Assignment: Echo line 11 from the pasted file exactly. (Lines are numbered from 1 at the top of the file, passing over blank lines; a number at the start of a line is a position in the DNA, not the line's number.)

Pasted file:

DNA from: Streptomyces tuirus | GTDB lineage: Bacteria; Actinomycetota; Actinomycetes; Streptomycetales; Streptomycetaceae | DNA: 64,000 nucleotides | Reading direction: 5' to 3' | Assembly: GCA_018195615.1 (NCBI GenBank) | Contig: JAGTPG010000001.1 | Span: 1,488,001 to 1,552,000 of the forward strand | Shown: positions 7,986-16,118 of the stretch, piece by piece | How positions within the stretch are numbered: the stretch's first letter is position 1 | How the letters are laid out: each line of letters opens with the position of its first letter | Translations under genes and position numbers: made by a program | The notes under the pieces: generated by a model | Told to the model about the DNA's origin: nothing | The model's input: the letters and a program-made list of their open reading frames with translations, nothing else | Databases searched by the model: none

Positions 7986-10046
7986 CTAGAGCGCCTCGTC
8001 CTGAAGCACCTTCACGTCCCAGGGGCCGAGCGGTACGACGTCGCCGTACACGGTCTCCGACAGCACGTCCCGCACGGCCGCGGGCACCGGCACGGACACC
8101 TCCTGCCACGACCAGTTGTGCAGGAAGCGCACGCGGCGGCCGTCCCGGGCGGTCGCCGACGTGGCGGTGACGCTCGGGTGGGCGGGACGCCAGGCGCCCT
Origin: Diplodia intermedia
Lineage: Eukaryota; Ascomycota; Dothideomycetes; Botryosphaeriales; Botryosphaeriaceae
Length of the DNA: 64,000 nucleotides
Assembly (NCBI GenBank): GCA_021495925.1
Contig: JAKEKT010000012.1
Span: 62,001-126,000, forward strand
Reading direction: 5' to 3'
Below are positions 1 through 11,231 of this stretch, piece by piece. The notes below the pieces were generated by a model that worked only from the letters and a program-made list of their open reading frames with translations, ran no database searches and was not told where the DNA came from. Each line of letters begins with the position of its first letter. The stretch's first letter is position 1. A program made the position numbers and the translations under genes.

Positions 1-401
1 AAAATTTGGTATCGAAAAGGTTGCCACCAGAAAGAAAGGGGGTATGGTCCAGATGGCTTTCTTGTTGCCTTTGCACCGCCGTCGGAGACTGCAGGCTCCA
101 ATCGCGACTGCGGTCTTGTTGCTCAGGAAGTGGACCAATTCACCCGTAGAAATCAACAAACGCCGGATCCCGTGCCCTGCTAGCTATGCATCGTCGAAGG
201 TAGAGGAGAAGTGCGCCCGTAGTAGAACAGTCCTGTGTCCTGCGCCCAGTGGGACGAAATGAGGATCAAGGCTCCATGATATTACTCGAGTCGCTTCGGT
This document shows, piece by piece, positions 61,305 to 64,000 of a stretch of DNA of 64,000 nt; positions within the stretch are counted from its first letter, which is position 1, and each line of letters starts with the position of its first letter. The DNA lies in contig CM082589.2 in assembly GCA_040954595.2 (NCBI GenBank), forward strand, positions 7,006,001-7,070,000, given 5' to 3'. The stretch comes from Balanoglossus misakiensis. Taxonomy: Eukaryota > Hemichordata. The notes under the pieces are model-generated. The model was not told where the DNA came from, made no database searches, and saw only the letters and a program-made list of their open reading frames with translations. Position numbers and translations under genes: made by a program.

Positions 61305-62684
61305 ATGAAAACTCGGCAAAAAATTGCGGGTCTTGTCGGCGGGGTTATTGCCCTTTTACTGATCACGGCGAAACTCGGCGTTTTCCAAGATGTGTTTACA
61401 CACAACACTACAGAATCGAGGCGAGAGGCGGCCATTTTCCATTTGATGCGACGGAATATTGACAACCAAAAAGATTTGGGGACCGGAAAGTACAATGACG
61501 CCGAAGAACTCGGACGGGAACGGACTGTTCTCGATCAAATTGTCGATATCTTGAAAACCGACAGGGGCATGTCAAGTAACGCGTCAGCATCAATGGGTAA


Span: 62,001-126,000, forward strand